6. dummy.next is updated to curr to move the starting point of the reversed list to the current node. At this point, curr is effectively inserted at the beginning of the new reversed list.

  7. curr is updated to next to move to the next node in the original list, using the pointer we saved earlier.

  8. Once all nodes have been processed and the loop exits, dummy.next will be the head of the new reversed list.

  9. The new reversed list referenced by dummy.next is returned.

By updating the next pointers of each node, the solution reverses the direction of the list without allocating any additional nodes, which makes it an in-place reversal with a space complexity of O(1). Each node is visited once, resulting in a time complexity of O(n), where n is the number of nodes in the list.

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Example Walkthrough

Let's illustrate the solution approach with a small example. Suppose we have the following linked list:

11 -> 2 -> 3 -> null

We want to reverse it to become:

13 -> 2 -> 1 -> null

Here's the step-by-step process to achieve that using the provided algorithm:

  1. We create a ListNode called dummy that will initially serve as a placeholder for the reversed list. At the beginning, dummy.next is set to null.

  2. We initialize a pointer curr to point to the head of the original list which is the node with the value 1.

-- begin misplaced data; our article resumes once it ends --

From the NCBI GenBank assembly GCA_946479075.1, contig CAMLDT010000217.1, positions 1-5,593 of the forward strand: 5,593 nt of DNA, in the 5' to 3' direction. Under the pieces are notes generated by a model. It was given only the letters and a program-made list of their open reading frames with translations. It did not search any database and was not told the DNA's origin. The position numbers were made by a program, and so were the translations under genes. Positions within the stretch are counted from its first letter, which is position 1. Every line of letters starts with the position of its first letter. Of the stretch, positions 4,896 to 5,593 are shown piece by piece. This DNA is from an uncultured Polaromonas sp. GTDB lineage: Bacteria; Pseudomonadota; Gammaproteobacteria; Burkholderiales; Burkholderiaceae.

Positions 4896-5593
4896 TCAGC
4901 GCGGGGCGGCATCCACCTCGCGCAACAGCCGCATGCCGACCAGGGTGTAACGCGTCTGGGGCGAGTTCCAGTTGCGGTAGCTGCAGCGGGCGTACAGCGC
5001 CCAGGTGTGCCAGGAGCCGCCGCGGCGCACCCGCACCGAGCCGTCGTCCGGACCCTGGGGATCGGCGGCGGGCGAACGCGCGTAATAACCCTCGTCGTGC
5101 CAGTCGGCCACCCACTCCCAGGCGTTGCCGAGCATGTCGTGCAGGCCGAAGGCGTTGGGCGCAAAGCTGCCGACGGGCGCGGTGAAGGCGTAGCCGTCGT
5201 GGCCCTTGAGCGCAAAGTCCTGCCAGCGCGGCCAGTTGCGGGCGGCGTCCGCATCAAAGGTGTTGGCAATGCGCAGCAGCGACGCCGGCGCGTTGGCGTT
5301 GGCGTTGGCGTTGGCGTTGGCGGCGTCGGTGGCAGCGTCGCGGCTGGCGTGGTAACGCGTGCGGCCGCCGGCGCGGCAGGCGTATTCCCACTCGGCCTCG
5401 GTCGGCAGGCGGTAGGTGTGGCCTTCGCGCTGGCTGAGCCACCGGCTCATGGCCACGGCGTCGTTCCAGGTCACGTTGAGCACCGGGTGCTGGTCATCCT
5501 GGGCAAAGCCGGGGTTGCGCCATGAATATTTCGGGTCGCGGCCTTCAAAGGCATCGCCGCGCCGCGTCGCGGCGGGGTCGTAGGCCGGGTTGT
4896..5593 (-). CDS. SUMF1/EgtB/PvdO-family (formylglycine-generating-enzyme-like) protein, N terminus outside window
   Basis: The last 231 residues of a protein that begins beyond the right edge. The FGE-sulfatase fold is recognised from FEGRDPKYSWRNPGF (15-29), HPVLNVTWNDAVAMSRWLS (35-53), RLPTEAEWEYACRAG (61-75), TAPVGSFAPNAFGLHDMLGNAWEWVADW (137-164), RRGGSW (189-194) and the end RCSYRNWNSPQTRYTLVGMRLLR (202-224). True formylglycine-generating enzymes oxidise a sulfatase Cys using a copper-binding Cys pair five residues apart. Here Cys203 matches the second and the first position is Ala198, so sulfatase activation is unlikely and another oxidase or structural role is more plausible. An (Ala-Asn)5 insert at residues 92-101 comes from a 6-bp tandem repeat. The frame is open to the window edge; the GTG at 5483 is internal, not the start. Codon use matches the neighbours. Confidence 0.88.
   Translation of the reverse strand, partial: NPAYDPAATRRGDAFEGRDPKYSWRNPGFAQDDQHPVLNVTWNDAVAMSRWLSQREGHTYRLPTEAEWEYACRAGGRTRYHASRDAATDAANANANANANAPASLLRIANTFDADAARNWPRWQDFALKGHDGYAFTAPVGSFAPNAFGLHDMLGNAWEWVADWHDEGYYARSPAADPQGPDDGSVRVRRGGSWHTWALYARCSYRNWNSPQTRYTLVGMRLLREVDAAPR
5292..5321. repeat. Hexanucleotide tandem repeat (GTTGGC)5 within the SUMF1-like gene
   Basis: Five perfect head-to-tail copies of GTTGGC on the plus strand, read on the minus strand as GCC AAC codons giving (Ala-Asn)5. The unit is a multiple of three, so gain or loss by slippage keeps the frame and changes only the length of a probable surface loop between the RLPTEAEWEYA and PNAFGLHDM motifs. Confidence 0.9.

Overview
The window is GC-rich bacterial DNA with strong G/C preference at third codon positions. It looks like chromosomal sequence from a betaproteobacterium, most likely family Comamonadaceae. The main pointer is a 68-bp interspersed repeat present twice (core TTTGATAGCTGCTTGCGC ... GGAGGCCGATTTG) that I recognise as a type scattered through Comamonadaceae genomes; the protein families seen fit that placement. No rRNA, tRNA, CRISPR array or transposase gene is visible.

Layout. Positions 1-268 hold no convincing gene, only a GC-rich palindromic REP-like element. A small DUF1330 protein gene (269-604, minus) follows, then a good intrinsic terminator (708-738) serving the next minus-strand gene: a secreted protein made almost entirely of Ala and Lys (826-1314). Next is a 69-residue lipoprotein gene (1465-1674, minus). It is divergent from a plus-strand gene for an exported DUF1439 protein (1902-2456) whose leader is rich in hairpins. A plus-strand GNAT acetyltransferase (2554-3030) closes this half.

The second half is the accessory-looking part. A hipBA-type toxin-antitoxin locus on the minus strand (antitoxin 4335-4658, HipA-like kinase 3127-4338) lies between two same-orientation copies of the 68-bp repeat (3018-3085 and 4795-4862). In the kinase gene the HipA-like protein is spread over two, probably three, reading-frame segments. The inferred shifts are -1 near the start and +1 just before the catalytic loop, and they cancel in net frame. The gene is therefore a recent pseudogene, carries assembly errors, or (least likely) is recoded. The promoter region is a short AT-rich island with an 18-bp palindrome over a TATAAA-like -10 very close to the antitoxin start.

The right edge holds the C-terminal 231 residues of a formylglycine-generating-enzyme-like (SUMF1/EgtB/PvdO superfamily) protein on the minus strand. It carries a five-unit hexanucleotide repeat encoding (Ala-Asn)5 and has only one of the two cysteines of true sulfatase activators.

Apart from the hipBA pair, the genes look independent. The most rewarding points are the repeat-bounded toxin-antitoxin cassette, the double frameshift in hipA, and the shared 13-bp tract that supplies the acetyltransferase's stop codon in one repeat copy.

1dummy -> null
2curr -> 1 -> 2 -> 3 -> null
  1. Starting the iteration, we enter the while loop since curr is not null.

  2. We store curr.next in next, so next points to 2. next will help us move forward in the list after we've altered curr.next.

1next -> 2 -> 3 -> null
  1. We update curr.next to point to dummy.next, which is currently null. Now the first node (1) points to null, the start of our new reversed list.
1dummy -> null <- 1    2 -> 3 -> null
2curr ---------^      next ----^
  1. We move the start of the reversed list to curr by setting dummy.next to curr. The reversed list now starts with 1.
1dummy -> 1 -> null
2         ^
3curr ----|
  1. We update curr to next, moving forward in the original list. curr now points to 2.
1dummy -> 1 -> null
2curr -> 2 -> 3 -> null
  1. The loop continues. Again, we save curr.next to next, and update curr.next to point to dummy.next. Then we shift the start of the reversed list by setting dummy.next to the current node and update curr to next. After this iteration, dummy points to the new head 2, and our reversed list grows:
1dummy -> 2 -> 1 -> null
2         ^
3curr ----|    3 -> null
4         next --^
  1. In the final iteration, we perform similar steps. We save curr.next to next, set curr.next to dummy.next, and move dummy.next to curr. curr is then updated to the null we saved in next:
1dummy -> 3 -> 2 -> 1 -> null
2         ^
3curr ----|
  1. Once curr is null, the while loop terminates, and we find that dummy.next points to 3, which is the new head of the reversed list.

  2. Lastly, we return the reversed list starting from dummy.next, which is 3 -> 2 -> 1 -> null.